The Nobel Scientist-Approved Pasta Cooking Method That Upset Italians

You probably don't need us to tell you not to mess with Italians and their pasta, but apparently, some scientists still need the reminder. Italian food is some of the most diverse in the world, but no other dish, even pizza, quite defines the nation's cuisine like pasta does. Italy ranks first in the world in pasta consumption according to Italian Food, eating more than two-and-a-half times as much pasta per person as the United States. It's a food that, according to Italy Foodies, evokes both national and local pride, from Ligurian pesto to puttanesca in Naples. It's not surprising Italians would have a few strong opinions on it.

If Italians love anything as much as pasta, it's telling people that they are making their food wrong. As YouGov discovered, many Italians have very specific ideas about how their food should be cooked and consumed, even when the rest of the world doesn't care. You probably already know that they aren't likely to eat spaghetti with meatballs, but far worse than that is adding cream to your carbonara or having pasta as a side dish. Lots of people will get defensive over the right way to cook a traditional dish from their home country's cuisine, but Italy has a particular passion for really sweating the details. So when a Nobel prize-winning physicist decides to weigh in on a "better" way to cook pasta, you know he's wading into some hot water.

An Italian scientist suggests turning off the heat on pasta before it's fully cooked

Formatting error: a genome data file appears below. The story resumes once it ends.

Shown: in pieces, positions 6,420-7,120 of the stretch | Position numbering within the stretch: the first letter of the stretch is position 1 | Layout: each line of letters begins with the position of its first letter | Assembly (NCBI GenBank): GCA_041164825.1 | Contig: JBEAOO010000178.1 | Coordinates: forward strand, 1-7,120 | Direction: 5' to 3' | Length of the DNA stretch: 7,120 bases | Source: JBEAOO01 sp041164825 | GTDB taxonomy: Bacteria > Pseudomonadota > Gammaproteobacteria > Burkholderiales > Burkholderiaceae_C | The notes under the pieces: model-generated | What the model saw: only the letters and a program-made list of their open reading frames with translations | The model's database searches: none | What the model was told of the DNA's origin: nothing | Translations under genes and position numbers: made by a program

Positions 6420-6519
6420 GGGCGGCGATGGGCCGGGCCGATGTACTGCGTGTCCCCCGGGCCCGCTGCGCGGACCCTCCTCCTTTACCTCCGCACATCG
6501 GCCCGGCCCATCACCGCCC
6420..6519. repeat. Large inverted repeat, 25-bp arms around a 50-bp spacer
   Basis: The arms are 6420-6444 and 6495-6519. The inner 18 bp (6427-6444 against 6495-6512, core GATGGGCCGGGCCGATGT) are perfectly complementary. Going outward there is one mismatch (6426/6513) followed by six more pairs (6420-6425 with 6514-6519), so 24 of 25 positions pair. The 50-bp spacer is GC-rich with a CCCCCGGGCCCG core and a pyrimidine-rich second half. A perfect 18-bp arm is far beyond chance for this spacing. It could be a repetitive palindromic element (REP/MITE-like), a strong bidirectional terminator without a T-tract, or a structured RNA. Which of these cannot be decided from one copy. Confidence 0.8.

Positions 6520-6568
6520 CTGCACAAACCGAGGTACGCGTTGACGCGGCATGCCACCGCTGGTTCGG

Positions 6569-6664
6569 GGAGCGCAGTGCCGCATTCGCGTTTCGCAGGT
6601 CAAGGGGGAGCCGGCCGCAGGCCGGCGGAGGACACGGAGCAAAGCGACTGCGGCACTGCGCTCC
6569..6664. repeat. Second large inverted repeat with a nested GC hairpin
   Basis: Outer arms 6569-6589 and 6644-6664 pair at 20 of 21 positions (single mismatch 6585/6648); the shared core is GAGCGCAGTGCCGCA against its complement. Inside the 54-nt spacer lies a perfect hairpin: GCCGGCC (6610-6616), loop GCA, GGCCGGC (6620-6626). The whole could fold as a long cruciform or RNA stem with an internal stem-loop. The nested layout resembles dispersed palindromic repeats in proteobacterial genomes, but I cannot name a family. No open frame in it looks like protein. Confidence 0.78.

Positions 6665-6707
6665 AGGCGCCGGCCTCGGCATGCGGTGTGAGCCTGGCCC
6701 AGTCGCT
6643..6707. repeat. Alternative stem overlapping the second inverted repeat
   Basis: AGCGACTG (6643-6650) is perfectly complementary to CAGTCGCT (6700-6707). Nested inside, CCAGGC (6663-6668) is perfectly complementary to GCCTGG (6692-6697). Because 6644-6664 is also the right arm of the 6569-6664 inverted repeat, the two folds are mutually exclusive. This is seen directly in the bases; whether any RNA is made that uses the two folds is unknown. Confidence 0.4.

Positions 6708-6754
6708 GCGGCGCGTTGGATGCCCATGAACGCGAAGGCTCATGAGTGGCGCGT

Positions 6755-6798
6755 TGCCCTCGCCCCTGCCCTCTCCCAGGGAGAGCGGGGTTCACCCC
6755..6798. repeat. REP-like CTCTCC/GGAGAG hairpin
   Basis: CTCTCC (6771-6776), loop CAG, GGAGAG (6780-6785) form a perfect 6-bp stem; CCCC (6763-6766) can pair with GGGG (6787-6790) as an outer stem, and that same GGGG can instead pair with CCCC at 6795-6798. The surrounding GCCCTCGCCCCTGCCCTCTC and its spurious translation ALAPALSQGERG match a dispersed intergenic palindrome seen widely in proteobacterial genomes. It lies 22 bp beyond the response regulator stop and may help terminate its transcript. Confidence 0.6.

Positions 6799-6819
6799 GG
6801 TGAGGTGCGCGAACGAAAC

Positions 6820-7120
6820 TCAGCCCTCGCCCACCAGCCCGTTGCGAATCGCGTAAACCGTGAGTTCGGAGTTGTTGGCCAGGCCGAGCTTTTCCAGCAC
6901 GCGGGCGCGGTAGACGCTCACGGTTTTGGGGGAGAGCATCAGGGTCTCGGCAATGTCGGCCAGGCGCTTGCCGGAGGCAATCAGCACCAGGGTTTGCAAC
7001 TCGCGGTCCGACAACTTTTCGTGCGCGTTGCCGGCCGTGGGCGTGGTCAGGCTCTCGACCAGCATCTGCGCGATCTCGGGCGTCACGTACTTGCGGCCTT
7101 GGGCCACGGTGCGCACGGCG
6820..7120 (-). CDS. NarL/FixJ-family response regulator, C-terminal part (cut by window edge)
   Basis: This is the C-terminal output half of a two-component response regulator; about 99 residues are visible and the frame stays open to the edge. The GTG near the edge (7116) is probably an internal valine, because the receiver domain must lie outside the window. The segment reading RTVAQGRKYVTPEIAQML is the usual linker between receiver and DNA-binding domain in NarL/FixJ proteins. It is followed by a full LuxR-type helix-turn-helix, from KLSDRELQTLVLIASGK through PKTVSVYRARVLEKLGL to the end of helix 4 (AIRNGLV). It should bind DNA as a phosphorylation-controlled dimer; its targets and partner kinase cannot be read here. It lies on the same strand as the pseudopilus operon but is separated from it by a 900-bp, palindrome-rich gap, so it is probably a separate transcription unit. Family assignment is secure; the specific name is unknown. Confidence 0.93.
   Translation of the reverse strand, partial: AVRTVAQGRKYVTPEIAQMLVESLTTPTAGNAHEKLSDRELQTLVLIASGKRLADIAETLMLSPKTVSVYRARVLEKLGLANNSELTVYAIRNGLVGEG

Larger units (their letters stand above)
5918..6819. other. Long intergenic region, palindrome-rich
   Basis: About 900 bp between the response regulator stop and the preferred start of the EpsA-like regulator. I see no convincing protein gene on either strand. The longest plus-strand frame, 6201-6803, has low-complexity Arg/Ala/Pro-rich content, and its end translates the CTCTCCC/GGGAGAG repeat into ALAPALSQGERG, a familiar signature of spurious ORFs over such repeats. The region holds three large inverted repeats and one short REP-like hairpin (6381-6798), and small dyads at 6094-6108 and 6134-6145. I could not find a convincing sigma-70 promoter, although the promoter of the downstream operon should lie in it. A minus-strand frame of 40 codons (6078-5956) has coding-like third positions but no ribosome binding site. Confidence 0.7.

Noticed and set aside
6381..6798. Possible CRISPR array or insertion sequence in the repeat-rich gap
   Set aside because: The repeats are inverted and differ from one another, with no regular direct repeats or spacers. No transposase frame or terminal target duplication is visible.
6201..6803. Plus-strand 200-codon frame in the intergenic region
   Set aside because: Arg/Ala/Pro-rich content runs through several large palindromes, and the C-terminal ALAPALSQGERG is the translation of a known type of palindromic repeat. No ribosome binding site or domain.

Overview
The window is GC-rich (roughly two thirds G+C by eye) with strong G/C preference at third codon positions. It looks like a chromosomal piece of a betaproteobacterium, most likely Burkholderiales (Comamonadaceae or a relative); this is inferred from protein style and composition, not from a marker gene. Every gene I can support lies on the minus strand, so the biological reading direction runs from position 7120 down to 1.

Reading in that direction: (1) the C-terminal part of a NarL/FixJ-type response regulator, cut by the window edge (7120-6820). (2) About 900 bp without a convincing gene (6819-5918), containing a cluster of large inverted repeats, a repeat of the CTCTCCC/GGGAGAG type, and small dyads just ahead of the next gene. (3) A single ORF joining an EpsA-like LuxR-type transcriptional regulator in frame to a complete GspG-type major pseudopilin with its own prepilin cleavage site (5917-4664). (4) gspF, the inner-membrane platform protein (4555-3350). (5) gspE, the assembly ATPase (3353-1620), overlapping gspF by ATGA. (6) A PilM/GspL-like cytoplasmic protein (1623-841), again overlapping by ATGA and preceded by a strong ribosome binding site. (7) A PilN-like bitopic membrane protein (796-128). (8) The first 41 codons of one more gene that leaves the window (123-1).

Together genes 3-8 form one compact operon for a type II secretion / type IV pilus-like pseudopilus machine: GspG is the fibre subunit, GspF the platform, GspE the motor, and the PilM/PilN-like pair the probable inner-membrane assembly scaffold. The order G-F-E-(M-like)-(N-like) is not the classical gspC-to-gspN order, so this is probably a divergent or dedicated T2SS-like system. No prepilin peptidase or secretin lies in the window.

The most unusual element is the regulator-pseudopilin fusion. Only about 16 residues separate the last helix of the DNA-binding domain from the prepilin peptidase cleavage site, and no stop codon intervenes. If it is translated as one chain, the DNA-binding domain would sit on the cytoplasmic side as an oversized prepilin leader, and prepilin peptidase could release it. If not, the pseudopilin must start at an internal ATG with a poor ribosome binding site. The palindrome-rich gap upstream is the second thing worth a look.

Normally hearing a new cooking trick from a scientist would be cause for some genuine interest, but that just wasn't the case this time. According to The Independent, an Italian quantum theorist recently made the suggestion that people could cook pasta by bringing the water to a boil for two minutes, then covering the pot and turning off the heat. The cover should trap the warmth, and the heat should be enough to cook the pasta without the extra energy needed to keep heating the pot. The suggestion was made with good reason, as the scientist is concerned about saving gas due to an ongoing shortage in Europe.

Unfortunately, good intentions aren't always enough when dealing with something as sensitive as food. Several chefs who weighed in on the story were horrified, claiming pasta cooked this way would turn out poor and rubbery. One chef even went so far as to say it would be a "disaster." Clearly, the advice was not appreciated, but one group, the Italian Pastai of Unione Italiana Food, did admit that it would save almost 50% of the energy normally spent on cooking pasta. So let that be a lesson for everyone. It doesn't matter if you are technically correct or even if it's a good thing to do, Italians want their pasta cooked perfectly, and they aren't going to settle for less.